A Winter Book: Selected Stories by Tove Jansson is so hard to pigeon-hole. On the surface, it is a collection of short stories. If I could just leave it there, that would be an adequate description of this book that begins with stories written mostly from a child’s perspective and which later turns into the reflections and experiences of an older woman. However, there is so much more going on in these stories.
For one thing, there is an element of memoir, implied by the fact that there are photographs sprinkled throughout, some of the author herself as a child and older woman. There are even the occasional footnotes to say who the person is “in real life” and more. So it is obvious that these stories are inspired by real life and that some of the people described formed a core in the author’s own experiences.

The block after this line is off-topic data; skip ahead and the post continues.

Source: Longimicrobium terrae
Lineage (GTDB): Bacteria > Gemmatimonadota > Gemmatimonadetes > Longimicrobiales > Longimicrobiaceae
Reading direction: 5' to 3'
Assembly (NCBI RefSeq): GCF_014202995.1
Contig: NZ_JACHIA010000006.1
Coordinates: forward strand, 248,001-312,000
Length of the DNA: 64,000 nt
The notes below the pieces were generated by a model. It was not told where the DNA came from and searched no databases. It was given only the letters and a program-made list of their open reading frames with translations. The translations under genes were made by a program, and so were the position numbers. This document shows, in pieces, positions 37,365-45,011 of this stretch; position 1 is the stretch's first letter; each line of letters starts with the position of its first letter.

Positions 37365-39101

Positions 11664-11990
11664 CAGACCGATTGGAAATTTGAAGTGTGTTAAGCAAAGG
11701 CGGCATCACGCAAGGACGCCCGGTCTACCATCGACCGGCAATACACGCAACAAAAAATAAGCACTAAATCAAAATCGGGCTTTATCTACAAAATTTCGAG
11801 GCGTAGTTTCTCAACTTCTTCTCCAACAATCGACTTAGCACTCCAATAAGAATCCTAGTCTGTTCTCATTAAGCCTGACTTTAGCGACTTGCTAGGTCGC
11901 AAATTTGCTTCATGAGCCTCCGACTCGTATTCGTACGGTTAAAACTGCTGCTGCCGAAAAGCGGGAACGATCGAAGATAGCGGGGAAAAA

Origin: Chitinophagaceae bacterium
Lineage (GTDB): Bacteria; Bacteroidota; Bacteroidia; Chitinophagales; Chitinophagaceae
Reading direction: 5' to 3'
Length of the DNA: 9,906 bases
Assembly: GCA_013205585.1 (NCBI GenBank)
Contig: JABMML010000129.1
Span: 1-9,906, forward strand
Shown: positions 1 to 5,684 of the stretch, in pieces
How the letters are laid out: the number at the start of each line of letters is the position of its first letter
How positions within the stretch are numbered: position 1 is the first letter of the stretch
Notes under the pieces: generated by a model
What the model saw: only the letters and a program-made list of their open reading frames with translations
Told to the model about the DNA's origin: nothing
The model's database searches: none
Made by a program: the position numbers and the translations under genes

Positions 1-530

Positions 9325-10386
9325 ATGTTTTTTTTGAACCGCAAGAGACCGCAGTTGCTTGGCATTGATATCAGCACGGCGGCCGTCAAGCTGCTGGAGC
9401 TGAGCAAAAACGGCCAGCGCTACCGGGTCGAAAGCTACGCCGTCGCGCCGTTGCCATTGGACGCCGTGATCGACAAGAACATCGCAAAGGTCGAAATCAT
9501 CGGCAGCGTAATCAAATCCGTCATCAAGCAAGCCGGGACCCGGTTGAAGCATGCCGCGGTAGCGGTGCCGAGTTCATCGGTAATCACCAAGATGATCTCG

But then there is this magical quality to the stories, an almost mythic or even allegorical implication in some of the events. A silver ball, a squirrel, the ocean itself . . . all take on a life of their own and have a meaning that elevates these stories from the purely memoir to something much more.
What that “much more” is I can’t quite put my finger on. I rarely read a collection of stories that I immediately want to share, discuss, and reread but this book is so evocative without being definitive. Not unlike that sentence . . . I really don’t know what to say except that I really like this book and I am going to pass it on to my mother and I am absolutely going to buy more books by Jansson because I am unable to get certain images from this one book out of my head. Odds are, you’ll see more reviews from me on books by this author. She’s delicious but probably an acquired taste and not lightly recommended although I adored what I read.